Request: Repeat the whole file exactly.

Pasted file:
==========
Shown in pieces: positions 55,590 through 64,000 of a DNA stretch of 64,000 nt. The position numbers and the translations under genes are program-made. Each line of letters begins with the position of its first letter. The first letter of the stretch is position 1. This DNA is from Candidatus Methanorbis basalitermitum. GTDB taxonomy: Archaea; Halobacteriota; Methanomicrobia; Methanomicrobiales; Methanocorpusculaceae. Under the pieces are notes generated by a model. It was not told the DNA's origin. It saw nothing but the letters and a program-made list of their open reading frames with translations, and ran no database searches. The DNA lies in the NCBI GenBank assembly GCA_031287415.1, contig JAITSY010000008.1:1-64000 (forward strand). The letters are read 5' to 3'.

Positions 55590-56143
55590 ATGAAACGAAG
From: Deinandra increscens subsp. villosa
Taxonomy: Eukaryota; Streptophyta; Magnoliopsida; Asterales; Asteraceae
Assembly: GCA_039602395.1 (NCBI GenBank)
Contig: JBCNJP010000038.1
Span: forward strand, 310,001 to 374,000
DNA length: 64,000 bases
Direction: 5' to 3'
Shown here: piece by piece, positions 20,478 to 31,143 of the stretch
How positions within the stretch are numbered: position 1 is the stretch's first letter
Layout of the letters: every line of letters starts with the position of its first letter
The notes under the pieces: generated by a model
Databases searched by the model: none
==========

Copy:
Shown in pieces: positions 55,590 through 64,000 of a DNA stretch of 64,000 nt. The position numbers and the translations under genes are program-made. Each line of letters begins with the position of its first letter. The first letter of the stretch is position 1. This DNA is from Candidatus Methanorbis basalitermitum. GTDB taxonomy: Archaea; Halobacteriota; Methanomicrobia; Methanomicrobiales; Methanocorpusculaceae. Under the pieces are notes generated by a model. It was not told the DNA's origin. It saw nothing but the letters and a program-made list of their open reading frames with translations, and ran no database searches. The DNA lies in the NCBI GenBank assembly GCA_031287415.1, contig JAITSY010000008.1:1-64000 (forward strand). The letters are read 5' to 3'.

Positions 55590-56143
55590 ATGAAACGAAG
From: Deinandra increscens subsp. villosa
Taxonomy: Eukaryota; Streptophyta; Magnoliopsida; Asterales; Asteraceae
Assembly: GCA_039602395.1 (NCBI GenBank)
Contig: JBCNJP010000038.1
Span: forward strand, 310,001 to 374,000
DNA length: 64,000 bases
Direction: 5' to 3'
Shown here: piece by piece, positions 20,478 to 31,143 of the stretch
How positions within the stretch are numbered: position 1 is the stretch's first letter
Layout of the letters: every line of letters starts with the position of its first letter
The notes under the pieces: generated by a model
Databases searched by the model: none